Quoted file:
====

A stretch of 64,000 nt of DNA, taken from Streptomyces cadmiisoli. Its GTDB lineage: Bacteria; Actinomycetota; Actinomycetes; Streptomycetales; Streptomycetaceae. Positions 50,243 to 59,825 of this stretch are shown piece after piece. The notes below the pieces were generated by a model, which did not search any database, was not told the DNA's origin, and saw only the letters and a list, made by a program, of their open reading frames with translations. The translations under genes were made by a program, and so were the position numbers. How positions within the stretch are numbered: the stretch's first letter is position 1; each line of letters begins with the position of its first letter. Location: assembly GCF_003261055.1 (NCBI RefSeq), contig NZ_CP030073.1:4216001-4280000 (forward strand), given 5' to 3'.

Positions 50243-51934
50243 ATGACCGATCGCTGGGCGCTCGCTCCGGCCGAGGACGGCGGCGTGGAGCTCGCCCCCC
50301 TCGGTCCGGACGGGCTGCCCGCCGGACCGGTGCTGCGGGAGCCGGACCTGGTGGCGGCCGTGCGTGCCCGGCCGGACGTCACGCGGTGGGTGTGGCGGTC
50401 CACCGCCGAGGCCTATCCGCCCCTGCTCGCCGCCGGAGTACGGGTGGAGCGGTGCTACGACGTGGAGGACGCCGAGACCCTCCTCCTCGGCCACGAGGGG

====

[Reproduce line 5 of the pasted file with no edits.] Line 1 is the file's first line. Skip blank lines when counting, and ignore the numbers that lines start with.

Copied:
50401 CACCGCCGAGGCCTATCCGCCCCTGCTCGCCGCCGGAGTACGGGTGGAGCGGTGCTACGACGTGGAGGACGCCGAGACCCTCCTCCTCGGCCACGAGGGG